Delahaye 135 Competition
Disappearing Top Convertible
This Delahaye 135 Competition Convertible has been authenticated by Club Delahaye France, and Figoni records, as the original body (Figoni # 581) and chassis
(Delahaye # 46864) with all pertinent numbers on the car matching the original Figoni and Delahaye records.
The Competition Engine
The car is powered by a 3.5 liter (3557cc) overhead valve,
120 horsepower, inline six-cylinder Delahaye engine, foundry-marked T35
(built in 1935). It is coupled to a 4-speed manual competition transmission with
synchromesh on the top three gears. This car was ordered with the
competition engine version, with triple downdraft Solex
40PAI carburetors, a higher-compression cylinder head, an oil
cooler, and two fuel fillers in the trunk.
The engine and 4-speed competition gearbox are
positioned low in the chassis, thus contributing to the benefits of a better-balanced vehicle.
The Long-Wheelbase Competition Chassis
The Delahaye Type 135 Competition
long-wheelbase chassis was a factory competition special, ordered by Monsieur
Wolf to satisfy his dual purpose street and track requirements. At Delahaye, the
competition engine was placed into the
Type 135 Competition chassis, a durable advanced design for its time, proved in the
coming years at races like the 24 Hours of Le Mans.
In the front, you'll find an independent suspension using transverse leaf springs as the lower control
arm (see photo above). Powerful brakes and 17" Rudge-Whitworth
chromed wire wheels with 5,60 x 6,00 Michelin tires were fitted. The wheelbase is 116 inches, front track is 54 7/8 inches, and rear track is 58 3/4 inches.
The exhaust line and muffler are correct.
special competition components include:
» Hand brake on right side, competition
» Aluminum clutch housing
» Semi-circular radiator tank, competition
» Front and rear suspension RAX /friction
shocks perpendicular to frame, competition style
» Single plate firewall, correct for competition
» Rear axle final drive ratio 12 x 41, correct for competition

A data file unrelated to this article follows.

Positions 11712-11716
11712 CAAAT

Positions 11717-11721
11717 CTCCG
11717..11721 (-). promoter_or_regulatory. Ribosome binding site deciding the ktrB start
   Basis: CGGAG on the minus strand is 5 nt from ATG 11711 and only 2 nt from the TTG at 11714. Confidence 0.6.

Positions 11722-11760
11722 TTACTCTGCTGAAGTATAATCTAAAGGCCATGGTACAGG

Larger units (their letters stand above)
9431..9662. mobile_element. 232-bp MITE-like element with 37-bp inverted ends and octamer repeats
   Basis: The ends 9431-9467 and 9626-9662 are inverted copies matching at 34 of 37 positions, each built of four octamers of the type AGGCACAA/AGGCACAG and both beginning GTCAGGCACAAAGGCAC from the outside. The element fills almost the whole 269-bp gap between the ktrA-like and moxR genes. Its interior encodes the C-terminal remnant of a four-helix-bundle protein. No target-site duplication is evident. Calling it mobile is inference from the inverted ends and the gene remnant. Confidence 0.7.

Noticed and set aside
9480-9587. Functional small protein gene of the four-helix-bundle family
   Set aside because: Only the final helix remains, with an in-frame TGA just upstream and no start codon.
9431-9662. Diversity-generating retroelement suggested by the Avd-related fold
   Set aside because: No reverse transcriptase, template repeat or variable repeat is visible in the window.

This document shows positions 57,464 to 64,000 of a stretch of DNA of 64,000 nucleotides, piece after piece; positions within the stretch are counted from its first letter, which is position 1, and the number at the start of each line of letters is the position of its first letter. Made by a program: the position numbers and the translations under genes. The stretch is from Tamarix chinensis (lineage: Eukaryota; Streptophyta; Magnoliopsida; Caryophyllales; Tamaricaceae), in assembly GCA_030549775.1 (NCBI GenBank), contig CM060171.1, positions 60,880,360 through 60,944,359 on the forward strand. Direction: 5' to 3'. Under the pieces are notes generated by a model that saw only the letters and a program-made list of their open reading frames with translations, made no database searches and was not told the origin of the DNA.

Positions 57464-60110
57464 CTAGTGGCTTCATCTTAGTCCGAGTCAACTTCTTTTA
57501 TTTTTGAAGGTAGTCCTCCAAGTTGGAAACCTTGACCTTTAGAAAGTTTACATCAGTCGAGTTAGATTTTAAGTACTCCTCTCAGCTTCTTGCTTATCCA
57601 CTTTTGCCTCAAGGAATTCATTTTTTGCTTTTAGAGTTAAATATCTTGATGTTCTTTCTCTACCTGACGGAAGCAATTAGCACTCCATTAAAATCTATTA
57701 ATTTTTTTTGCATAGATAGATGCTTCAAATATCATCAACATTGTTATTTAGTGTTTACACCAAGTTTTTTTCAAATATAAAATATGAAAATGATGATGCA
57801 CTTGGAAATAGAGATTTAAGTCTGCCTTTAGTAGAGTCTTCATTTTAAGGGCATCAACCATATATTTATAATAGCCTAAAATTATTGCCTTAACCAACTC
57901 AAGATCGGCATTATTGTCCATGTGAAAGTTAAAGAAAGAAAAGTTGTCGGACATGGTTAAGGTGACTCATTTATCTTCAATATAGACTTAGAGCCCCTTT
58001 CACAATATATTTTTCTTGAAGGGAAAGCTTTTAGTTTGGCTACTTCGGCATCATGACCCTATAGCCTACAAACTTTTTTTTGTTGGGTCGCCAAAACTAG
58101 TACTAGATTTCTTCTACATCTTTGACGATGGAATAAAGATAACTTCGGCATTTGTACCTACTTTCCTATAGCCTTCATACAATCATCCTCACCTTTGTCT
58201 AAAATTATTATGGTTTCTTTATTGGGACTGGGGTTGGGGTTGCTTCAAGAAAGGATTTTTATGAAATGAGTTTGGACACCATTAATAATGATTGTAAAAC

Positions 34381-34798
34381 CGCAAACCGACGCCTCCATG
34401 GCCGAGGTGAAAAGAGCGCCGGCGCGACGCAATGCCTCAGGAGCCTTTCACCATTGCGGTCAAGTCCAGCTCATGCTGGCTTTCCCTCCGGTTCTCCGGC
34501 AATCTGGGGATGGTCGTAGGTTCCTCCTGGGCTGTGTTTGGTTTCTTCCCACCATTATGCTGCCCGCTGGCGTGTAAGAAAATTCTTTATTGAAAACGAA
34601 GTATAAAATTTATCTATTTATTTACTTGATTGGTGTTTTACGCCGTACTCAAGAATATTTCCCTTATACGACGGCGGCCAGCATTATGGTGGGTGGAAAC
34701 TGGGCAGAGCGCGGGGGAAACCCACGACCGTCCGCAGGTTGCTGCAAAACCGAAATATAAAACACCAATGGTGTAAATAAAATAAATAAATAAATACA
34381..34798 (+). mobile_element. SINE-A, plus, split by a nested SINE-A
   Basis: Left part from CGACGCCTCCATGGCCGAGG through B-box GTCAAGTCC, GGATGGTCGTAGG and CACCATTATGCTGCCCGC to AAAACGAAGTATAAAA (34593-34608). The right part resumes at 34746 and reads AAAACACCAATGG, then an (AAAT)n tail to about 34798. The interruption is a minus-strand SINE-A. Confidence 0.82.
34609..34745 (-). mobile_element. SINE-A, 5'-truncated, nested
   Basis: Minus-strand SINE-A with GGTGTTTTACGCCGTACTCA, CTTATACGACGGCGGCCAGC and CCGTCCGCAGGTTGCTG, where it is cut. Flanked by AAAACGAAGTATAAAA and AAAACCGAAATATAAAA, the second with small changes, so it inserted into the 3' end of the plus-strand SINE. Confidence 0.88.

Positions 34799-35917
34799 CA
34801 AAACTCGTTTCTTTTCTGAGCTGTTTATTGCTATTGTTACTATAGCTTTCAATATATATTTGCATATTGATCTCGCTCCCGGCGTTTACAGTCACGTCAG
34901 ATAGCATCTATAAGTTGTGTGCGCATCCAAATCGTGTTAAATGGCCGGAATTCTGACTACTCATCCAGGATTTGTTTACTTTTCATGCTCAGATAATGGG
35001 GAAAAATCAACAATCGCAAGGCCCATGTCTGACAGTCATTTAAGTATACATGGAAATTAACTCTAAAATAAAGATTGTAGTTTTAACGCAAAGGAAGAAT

» Compression ratio of 7.58 to 1 is
Streamlined Disappearing Top
When Joseph Figoni took delivery of Wolf's rolling chassis from the Delahaye factory, he set out to make the most streamlined body possible.
He wanted the convertible top to be lowered within the body. Today, we take this
complex process for granted. But back then, Figoni, a streamlining
pioneer, had to invent a very effective disappearing top for this car. The folding mechanism is described in French Patent 795.769,
«Perfectionnements aux véhicules décapotables», applied for October 1, 1935 and issued January 13, 1936, just preceding the construction of this car.
The Type 135 Competition would be successful on nearly every venue in which it competed. It earned victories at the 24 Hours of Le Mans, the Monte-Carlo
Rallye, the Paris-Saint-Raphael race, several Grand Prix races, and many other events both before and after WWII. In 1937, a year after this long-wheelbase 135 Competition was delivered to Monsieur
Wolf, similar Type 135 Competitions won the Monte Carlo Rallye, and placed first and second at Le Mans.
And our car, so beautiful at Concours showings, is an integral part of that championship
heritage, itself placing 6th in the 1949 Monte Carlo Rallye. We have a photo with Guy Mairesse and Paul Vallée as the racing team, kindly supplied by Claude Figoni, Joseph’s son. Mairesse and Vallée campaigned the car for Wolf,
per Club Delahaye France.
Classic Car Club of America
Senior Premier Winner
First, 100 Points Every Showing